In the present work, we investigate the possibility to generate shuttle transport between two electrodes at the same electro-chemical potential. In this scheme, we demonstrate that, despite the lack of a bias voltage, a shuttle dc current can still be detected. This charge transport is achieved by applying an ac voltage to a gate electrode which controls the electronic population of a metallic island and, in this form, also the stiffness of the resonator resulting in a parametric mechanical instability at the resonant frequency. This constitutes a new archetype of electron shuttle in which the symmetry breaking effect (direction of the shuttle transportation) does not rely on the presence of any bias voltage. In the phenomena under consideration, the shuttle current is controlled by the phase shift between the mechanical vibrations and gate voltage oscillations. We will show that in this scenario, two different values of the phase shift, which differ from each other by , can correspond to a regime of sustained oscillations. The occurrence of these values for the phase shift depends, in particular, on the initial conditions and, as a result, spontaneous symmetry breaking takes place.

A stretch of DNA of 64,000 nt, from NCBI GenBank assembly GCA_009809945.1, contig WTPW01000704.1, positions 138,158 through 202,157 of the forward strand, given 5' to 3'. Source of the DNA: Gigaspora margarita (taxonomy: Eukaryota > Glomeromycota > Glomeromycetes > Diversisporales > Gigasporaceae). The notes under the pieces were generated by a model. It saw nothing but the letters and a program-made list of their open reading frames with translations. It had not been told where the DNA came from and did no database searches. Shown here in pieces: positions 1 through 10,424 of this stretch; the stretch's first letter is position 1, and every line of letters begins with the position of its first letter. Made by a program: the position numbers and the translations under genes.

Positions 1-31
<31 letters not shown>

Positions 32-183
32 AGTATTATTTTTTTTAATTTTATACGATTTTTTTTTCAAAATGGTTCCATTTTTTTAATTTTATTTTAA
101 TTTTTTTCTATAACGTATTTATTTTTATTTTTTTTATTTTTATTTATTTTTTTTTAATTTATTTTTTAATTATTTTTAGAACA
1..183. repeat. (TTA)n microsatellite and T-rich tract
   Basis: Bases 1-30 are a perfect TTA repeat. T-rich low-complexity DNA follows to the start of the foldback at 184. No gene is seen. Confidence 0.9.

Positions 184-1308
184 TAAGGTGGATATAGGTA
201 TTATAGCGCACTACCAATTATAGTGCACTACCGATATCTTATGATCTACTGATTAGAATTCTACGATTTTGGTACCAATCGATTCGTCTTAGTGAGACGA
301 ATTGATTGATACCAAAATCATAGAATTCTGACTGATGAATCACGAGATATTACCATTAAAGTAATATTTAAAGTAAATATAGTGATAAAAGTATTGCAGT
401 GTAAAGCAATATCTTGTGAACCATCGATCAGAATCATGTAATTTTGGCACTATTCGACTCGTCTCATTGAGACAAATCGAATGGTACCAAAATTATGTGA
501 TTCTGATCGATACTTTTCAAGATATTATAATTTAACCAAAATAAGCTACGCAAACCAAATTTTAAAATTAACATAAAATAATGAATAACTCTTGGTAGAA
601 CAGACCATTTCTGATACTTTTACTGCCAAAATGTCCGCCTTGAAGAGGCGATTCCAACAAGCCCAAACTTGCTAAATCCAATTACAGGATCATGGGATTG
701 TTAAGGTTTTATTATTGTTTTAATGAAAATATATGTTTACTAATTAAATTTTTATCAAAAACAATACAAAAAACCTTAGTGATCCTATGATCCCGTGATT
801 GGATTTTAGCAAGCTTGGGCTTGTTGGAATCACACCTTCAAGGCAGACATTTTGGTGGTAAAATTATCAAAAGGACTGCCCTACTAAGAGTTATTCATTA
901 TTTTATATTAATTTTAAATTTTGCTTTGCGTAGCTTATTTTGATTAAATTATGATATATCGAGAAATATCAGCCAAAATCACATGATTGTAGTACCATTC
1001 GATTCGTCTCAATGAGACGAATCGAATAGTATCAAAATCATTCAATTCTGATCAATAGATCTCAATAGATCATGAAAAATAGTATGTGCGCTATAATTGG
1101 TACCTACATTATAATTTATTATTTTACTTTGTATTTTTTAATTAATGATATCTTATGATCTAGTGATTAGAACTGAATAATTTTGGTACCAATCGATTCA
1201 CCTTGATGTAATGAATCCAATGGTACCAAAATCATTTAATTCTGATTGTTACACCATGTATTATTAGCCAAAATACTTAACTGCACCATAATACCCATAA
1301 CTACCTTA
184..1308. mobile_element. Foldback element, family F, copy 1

In the context of our work, it is worth mentioning that parametric excitation in nanoelectromechanical systems (NEMS) has been also considered in Refs. Karabalin et al. (2009); Kenig et al. (2009a, b); Midtvedt et al. (2011)

To describe the new shuttling mechanism, we consider a system schematically depicted in Fig. 1 where a quantum dot is connected via elastic links to the left and right electrodes. The characteristic dimension of the system is and the mechanical degree of freedom of the dot is . The voltage over the left and right electrodes is kept null, i.e., , while a signal is applied to the gate (G).